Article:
Up To Here With Wine Snobs

Roberto Viernes
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Wednesday - January 19, 2007
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Wine snobs. I dislike them just as much as you do. In fact, I probably run into them more often than you think. I try my best to avoid them, but there are still plenty of them around who try to stink up a fun wine time with their “I know more than you,” “I’ve tasted more and better wines than you” condescending attitude.

The wine industry has really become much less snobby in recent years, trying to bring wine to every corner of the world and to everyone regardless of socio-ethnic or economic stature. I believe that wine is a grocery that should be enjoyed every day, not a luxury that is enjoyed only by the wealthy and privileged.

But the wine world in many people’s view still holds a certain amount of snobbery that really turns them off. I’ve seen it before. A guest is ordering wine from a waiter in a nice local restaurant. I can tell that they are uncomfortable choosing the wine, and even have a hard time pronouncing it as the waiter hovers over them like a foreman ready to punish a bad choice with a crack of his whip.

Suddenly the waiter creases his brow and rolls his eyes in conceit. “That wine is all right, but you really should have ...” he starts to pontificate about his own recommendation.

The guests glance at each other with the “Do you understand anything he just said?” look and acquiesce. As soon as the waiter/judge leaves, they remark at how snooty and stuck up he was, not at how much he knew.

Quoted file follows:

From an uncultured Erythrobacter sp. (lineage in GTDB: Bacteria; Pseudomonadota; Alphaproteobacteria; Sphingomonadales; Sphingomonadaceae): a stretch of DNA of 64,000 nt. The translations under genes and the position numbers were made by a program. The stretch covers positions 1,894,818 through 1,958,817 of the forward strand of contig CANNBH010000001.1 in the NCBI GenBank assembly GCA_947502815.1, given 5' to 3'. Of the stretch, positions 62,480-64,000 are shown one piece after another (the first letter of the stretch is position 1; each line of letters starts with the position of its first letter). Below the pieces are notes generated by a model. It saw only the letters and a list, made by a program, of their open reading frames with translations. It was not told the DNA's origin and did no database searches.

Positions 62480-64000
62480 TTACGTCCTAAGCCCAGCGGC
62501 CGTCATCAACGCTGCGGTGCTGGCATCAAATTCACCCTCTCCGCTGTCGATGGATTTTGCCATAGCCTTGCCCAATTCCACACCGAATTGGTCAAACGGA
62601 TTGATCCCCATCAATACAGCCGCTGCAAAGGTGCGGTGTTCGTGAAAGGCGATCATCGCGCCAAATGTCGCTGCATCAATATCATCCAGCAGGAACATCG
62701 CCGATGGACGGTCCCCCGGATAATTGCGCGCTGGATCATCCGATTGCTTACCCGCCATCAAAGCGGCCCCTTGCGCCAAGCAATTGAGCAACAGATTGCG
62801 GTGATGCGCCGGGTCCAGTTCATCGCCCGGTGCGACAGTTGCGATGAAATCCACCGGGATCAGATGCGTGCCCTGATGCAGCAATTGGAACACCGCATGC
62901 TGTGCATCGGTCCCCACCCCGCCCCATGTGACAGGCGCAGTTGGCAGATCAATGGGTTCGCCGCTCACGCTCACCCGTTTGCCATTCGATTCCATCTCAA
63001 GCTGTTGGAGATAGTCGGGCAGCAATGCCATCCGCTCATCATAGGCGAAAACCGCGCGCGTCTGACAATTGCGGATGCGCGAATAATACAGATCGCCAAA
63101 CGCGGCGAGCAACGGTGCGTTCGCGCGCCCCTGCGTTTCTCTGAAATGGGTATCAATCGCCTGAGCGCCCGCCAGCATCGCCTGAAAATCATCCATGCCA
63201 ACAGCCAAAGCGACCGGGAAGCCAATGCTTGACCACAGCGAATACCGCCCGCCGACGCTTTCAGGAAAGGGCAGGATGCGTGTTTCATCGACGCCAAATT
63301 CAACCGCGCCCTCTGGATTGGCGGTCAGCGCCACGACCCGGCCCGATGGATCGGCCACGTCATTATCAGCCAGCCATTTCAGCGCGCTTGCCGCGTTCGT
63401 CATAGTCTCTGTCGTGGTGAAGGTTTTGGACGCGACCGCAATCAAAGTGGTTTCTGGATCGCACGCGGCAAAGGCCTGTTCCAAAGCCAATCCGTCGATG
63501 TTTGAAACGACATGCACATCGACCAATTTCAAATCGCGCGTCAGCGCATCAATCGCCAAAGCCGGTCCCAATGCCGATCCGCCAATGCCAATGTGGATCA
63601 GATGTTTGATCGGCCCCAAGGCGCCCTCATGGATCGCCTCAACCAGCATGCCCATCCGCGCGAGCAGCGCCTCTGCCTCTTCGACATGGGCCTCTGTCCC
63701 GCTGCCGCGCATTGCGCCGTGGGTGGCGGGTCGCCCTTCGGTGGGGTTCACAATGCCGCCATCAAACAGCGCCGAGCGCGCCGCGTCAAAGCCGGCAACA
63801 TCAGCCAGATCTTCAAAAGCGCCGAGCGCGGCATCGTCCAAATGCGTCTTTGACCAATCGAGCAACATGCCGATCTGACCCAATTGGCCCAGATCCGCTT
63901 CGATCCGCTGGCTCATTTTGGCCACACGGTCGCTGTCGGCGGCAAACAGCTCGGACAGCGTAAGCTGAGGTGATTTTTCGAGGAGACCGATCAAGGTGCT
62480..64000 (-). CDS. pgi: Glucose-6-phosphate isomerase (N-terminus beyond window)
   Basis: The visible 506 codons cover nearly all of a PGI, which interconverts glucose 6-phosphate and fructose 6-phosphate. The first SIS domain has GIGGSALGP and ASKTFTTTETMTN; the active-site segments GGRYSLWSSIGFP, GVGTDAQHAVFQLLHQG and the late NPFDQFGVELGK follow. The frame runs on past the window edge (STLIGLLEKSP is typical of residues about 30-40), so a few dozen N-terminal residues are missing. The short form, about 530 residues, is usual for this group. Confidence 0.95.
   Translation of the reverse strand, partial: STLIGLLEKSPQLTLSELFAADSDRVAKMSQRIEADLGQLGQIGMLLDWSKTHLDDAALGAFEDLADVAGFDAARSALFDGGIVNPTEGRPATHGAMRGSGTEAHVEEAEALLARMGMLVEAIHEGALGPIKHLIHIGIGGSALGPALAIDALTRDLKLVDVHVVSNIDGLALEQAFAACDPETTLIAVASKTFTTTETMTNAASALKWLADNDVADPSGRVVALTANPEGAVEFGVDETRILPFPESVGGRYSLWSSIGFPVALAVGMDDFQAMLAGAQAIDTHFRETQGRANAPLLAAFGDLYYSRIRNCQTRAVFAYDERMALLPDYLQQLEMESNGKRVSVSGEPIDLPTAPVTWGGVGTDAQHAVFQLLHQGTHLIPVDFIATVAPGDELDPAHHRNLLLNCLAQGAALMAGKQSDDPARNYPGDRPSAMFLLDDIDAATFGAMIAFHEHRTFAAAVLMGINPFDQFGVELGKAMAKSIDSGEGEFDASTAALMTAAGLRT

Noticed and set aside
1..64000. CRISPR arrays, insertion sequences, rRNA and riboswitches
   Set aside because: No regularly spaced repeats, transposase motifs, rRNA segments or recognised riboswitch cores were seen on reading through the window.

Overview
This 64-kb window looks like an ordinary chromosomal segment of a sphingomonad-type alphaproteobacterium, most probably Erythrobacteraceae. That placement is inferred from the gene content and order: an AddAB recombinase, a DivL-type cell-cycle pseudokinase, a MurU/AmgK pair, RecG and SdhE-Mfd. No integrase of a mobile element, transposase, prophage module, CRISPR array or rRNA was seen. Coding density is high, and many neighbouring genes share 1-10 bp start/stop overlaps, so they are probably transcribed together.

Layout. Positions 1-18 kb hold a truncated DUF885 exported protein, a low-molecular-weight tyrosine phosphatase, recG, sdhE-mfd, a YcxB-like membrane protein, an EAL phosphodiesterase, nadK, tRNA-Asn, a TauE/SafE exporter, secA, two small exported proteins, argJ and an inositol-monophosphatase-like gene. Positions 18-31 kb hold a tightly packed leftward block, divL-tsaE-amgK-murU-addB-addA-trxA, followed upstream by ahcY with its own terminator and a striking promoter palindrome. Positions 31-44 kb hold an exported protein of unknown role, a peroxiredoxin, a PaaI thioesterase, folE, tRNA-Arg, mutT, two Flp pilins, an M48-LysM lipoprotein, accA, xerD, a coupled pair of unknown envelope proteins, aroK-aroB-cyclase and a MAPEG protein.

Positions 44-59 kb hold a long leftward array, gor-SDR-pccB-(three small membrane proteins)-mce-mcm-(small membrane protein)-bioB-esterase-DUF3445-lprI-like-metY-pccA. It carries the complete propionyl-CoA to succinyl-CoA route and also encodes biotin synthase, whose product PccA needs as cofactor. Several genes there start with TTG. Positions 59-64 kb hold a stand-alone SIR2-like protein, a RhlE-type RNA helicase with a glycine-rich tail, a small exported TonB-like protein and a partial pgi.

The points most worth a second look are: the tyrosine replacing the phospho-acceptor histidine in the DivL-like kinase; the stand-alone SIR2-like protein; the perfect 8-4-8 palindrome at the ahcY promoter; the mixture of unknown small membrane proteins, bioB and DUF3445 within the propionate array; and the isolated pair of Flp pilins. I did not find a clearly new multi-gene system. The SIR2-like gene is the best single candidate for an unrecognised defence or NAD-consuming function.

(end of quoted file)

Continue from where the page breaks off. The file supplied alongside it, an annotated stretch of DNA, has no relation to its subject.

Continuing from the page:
This is no local phenomenon either. When I dined at a Michelin three-star restaurant in Paris, I ordered a wine and was immediately treated as if I knew nothing about wine. The sommelier recommended something inferior in my opinion, and I insisted on my own choice. He promptly gave me a French “whatevers” look and walked away. I never saw him for the rest of the night.

It happened again at another three-star restaurant in Burgundy, where the sommelier gave me a look of “Oh you think you know better than I do?” He gave me an upside down smile and went for my wine.

It’s not just bad sommeliers who are guilty of this snobbism. Even when I go to public and industry wine tastings, there are people who feel the need to try to impress upon everyone else that they know more than you do. One winemaker leaned over to me during a tasting and said about another winemaker, “This guy doesn’t know good wine if it bit him in the—!”

There is also the name-dropper. “Oh yeah, I had dinner with (insert name of winemaker).

Yeah, we’re really good friends.”

Well good for you! You’re so much better than little me.

Then there is the person who seems to have tasted everything - and I mean everything. You can’t even enjoy the fact that you had a great wine because they are too busy flaunting their own experiences. “Oh yeah, I’ve had that wine several times, it was good, but it was surpassed by the (insert wine name). Have you had the ‘61, ‘47 or the ‘29?”


And give me a break. In the wine world, there is always going to be someone who has tasted wines you’ve never had, or has a larger collection than you, or is willing to lie about it just so they can look good.

So what?!

Wine is something real to be shared and enjoyed by everyone. If you can’t share in that philosophy and let other people enjoy it too, then go find another drink. Just because you feel insecure about something else in your life, don’t compensate by trying to bring the rest of us down with you. I’m thankful this doesn’t happen to me that often, but on the other hand, once is already too many.

No snob wines here: 2005 Mueller Pinot Gris ($18) really good, fresh, lively and super easy to drink; just pure pleasure. 2005 Neyers Theriot Vineyard Chardonnay ($45) Chardonnay like this comes around only once in a lifetime. It has awesome texture and complexity; the complete package. Absolutely delicious!

Roberto Viernes is a master sommelier. E-mail .(JavaScript must be enabled to view this email address)
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